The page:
Immune involvement of the contralateral hemisphere in a glioblastoma mouse model

Matheus H W Crommentuijn, Sjoerd T T Schetters, Sophie A Dusoswa, Laura J W Kruijssen, Juan J Garcia-Vallejo, Yvette van Kooyk

Research output: Contribution to journalArticleAcademicpeer-review

Abstract

BACKGROUND: Glioblastoma (GBM) is the most common and deadliest form of brain cancer in adults. Standard treatment, consisting of surgery and radiochemotherapy, only provides a modest survival benefit and is incapable of combating infiltrating GBM cells in other parts of the brain. New therapies in clinical trials, such as anti-programmed cell death 1 immunotherapy, have so far shown limited success in GBM. Moreover, it is unclear how the growth of GBM suppresses the immune system locally at the site of the brain tumor or if distant sites of tumor cell migration are also involved. Invasive GBM cells in brain tissue beyond the primary tumor limit the use of surgery, thus immunotherapy could be beneficial if activated/suppressed immune cells are present in the contralateral hemisphere.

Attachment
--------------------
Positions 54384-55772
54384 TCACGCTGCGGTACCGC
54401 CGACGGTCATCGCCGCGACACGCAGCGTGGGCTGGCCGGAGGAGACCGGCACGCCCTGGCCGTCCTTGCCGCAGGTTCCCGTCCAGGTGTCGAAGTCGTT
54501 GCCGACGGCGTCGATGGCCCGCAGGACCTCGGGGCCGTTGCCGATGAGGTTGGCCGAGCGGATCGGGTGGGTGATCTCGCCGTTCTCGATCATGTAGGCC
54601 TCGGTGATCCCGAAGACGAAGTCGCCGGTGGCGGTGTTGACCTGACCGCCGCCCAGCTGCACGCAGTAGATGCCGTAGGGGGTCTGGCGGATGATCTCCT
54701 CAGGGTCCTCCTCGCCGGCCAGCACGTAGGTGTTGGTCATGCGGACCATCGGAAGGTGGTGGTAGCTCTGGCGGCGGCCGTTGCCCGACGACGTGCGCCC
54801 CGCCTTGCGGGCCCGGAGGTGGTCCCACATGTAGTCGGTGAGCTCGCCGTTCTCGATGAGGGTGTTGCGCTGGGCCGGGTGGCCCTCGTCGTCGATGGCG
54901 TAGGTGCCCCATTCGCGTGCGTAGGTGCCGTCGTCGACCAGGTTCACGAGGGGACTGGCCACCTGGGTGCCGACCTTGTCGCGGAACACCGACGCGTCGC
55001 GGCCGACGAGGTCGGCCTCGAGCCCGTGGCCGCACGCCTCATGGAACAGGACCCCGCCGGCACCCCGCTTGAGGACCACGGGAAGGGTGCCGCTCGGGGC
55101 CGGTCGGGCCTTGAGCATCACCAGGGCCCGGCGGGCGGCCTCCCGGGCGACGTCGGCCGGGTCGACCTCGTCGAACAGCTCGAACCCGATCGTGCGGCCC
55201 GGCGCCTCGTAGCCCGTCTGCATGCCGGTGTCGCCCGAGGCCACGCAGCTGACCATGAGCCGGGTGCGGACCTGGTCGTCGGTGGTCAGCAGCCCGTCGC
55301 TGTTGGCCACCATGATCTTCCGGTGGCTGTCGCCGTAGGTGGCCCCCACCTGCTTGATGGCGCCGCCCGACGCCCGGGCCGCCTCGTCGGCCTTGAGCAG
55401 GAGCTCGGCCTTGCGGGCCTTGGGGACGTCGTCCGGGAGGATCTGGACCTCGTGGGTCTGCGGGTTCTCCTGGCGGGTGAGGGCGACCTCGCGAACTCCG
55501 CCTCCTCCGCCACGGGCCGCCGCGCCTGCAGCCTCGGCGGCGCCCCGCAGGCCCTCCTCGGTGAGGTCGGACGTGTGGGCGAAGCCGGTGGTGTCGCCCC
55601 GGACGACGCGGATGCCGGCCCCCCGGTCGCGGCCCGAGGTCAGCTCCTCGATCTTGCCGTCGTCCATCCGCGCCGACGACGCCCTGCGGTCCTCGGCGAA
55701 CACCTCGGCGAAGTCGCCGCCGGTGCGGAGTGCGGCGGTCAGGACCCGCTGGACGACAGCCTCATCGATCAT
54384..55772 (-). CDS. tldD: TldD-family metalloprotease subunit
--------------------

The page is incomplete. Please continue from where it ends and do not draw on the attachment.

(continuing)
METHODS: Here, we used a syngeneic orthotopic GL26 GBM mouse model and multiparameter fluorescence-activated cell sorting analysis to study the phenotype of resident and infiltrating immune cells in both the brain tumor hemisphere and contralateral hemisphere.

RESULTS: We show that lymphoid cells, including tumor antigen-specific CD8+ tumor-infiltrating lymphocytes (TILs) are present in the tumor and are characterized by a tolerogenic phenotype based on high immune checkpoint expression. Massive infiltration of myeloid cells is observed, expressing immune checkpoint ligands, suggesting an immune-dependent coinhibitory axis limiting TIL responses. Surprisingly, these phenotypes are paralleled in the contralateral hemisphere, showing that infiltrating immune cells are also present at distant sites, expressing key immune checkpoints and immune checkpoint ligands.

CONCLUSION: Whole-brain analysis indicates active immune involvement throughout the brain, both at the site of the primary tumor and in the contralateral hemisphere. Using the right combination and timing, immune checkpoint blockade could have the potential to activate immune cells at the site of the brain tumor and at distant sites, thereby also targeting diffusely infiltrating GBM cells.

Original languageEnglish
Article numbere000323
JournalJournal for Immunotherapy of Cancer
Volume8
Issue number1
DOIs
Publication statusPublished - 16 Apr 2020

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